In Romeo and Juliet, William Shakespeare wrote, “that which we call a rose, by any other name would smell as sweet.”
Surely if you asked Max Verstappen if he’d prefer the race he won on Sunday (Nov. 5) be called the Brazilian Grand Prix as is tradition, or the Sao Paulo Grand Prix, as it has been since 2021, he’d offer something similarly eloquent.
Still, in a motorsport that lacks the more… unique race names of some of its rivals, upon close inspection, the apparently simple titling convention for Grands Prix reveals itself to be anything but.
On the eve of Formula 1’s first-ever Las Vegas Grand Prix (although not F1’s first ever grand prix in Las Vegas) Pit Straight co-hosts and international geography enthusiasts Jack Swansey and Alex Gintz take a deep dive into the complicated, confusing, and sometimes downright controversial reasons that F1 races are called what they are.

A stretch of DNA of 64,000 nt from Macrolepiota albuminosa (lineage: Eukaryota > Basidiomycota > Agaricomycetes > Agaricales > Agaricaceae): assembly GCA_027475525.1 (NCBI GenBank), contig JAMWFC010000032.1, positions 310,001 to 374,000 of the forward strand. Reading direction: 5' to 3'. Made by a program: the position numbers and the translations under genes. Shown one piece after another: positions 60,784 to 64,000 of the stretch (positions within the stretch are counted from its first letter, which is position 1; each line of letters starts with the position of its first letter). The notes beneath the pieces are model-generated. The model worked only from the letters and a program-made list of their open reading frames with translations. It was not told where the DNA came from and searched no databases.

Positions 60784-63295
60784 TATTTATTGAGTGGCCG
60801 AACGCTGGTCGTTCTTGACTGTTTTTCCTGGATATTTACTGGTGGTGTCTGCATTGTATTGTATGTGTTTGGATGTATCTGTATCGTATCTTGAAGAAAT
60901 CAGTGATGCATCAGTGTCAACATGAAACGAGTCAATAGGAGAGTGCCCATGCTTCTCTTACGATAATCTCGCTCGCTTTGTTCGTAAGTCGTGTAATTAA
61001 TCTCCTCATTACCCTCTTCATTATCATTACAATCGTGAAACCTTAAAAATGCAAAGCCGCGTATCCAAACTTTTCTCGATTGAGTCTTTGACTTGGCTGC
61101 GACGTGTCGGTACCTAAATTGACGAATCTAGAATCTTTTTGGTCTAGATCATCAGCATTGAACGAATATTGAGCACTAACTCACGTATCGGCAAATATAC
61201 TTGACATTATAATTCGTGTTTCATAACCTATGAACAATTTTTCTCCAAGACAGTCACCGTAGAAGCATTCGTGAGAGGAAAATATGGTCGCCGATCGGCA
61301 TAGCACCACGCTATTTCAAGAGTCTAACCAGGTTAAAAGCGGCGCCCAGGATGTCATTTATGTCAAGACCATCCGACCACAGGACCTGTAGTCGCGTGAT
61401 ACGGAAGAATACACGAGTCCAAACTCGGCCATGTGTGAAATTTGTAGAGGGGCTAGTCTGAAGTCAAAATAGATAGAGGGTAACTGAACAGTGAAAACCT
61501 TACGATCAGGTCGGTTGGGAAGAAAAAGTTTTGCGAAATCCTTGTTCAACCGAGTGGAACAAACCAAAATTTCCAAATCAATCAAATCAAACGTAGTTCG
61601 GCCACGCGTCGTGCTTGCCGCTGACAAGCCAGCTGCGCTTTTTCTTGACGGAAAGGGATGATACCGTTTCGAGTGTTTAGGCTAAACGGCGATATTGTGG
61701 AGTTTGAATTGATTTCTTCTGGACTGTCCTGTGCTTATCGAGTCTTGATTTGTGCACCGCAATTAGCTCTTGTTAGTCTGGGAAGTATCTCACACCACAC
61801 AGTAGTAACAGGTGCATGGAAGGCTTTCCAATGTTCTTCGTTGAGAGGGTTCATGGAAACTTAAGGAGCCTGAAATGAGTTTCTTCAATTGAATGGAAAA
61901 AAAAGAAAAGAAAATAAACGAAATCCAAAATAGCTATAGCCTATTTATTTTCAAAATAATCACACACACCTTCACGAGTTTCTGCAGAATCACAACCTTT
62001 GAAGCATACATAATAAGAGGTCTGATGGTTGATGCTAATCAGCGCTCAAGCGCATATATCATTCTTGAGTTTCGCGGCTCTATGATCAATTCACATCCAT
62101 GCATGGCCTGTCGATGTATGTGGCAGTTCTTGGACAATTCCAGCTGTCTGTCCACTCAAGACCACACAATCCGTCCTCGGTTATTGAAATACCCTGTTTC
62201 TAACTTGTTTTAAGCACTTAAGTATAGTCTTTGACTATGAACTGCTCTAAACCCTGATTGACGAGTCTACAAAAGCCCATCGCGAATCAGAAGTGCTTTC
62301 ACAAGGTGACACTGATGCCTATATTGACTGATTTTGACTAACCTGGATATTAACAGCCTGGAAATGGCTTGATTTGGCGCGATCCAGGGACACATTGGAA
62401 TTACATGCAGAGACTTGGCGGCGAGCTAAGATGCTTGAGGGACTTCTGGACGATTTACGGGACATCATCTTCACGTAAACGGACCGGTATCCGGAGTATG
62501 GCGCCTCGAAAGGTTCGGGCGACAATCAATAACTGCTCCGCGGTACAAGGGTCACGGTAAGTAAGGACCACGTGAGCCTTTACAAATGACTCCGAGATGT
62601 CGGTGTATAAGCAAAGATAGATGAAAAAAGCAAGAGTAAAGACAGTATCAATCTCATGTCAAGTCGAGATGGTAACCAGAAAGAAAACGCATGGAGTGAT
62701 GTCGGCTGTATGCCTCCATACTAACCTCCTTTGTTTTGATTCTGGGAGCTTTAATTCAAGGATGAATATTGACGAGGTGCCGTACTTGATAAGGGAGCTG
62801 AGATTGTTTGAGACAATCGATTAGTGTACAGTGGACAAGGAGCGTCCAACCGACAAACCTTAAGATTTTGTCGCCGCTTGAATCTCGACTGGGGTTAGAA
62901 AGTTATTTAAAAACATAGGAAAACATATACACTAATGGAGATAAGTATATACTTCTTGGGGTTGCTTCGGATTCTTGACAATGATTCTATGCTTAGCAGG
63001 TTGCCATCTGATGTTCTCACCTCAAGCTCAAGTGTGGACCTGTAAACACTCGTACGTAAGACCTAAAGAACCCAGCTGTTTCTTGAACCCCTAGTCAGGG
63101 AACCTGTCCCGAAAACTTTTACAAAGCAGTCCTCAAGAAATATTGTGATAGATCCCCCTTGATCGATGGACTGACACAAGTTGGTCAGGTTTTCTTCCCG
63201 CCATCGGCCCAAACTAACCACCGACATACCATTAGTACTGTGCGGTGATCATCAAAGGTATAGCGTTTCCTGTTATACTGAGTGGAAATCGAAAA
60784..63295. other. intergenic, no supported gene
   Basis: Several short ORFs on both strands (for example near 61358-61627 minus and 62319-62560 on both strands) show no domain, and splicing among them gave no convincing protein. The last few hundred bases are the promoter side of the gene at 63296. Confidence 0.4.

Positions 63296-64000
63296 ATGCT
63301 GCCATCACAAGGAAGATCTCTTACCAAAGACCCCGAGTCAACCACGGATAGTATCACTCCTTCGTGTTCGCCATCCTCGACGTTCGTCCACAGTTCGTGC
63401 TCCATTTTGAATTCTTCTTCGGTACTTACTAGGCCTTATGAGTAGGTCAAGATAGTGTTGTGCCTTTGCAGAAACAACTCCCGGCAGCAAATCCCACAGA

The Pit Straight is Frontstretch‘s F1 podcast, available weekly on Tuesdays on Spotify, Apple Podcasts, and right here on the web.
About the author
Jack Swansey primarily covers open-wheel racing for Frontstretch and co-hosts The Pit Straight Podcast, but you can also catch him writing about NASCAR, sports cars, and anything else with four wheels and a motor. Originally from North Carolina and now residing in Los Angeles, he joined the site as Sunday news writer midway through 2022 and is an avid collector (some would say hoarder) of die-cast cars.
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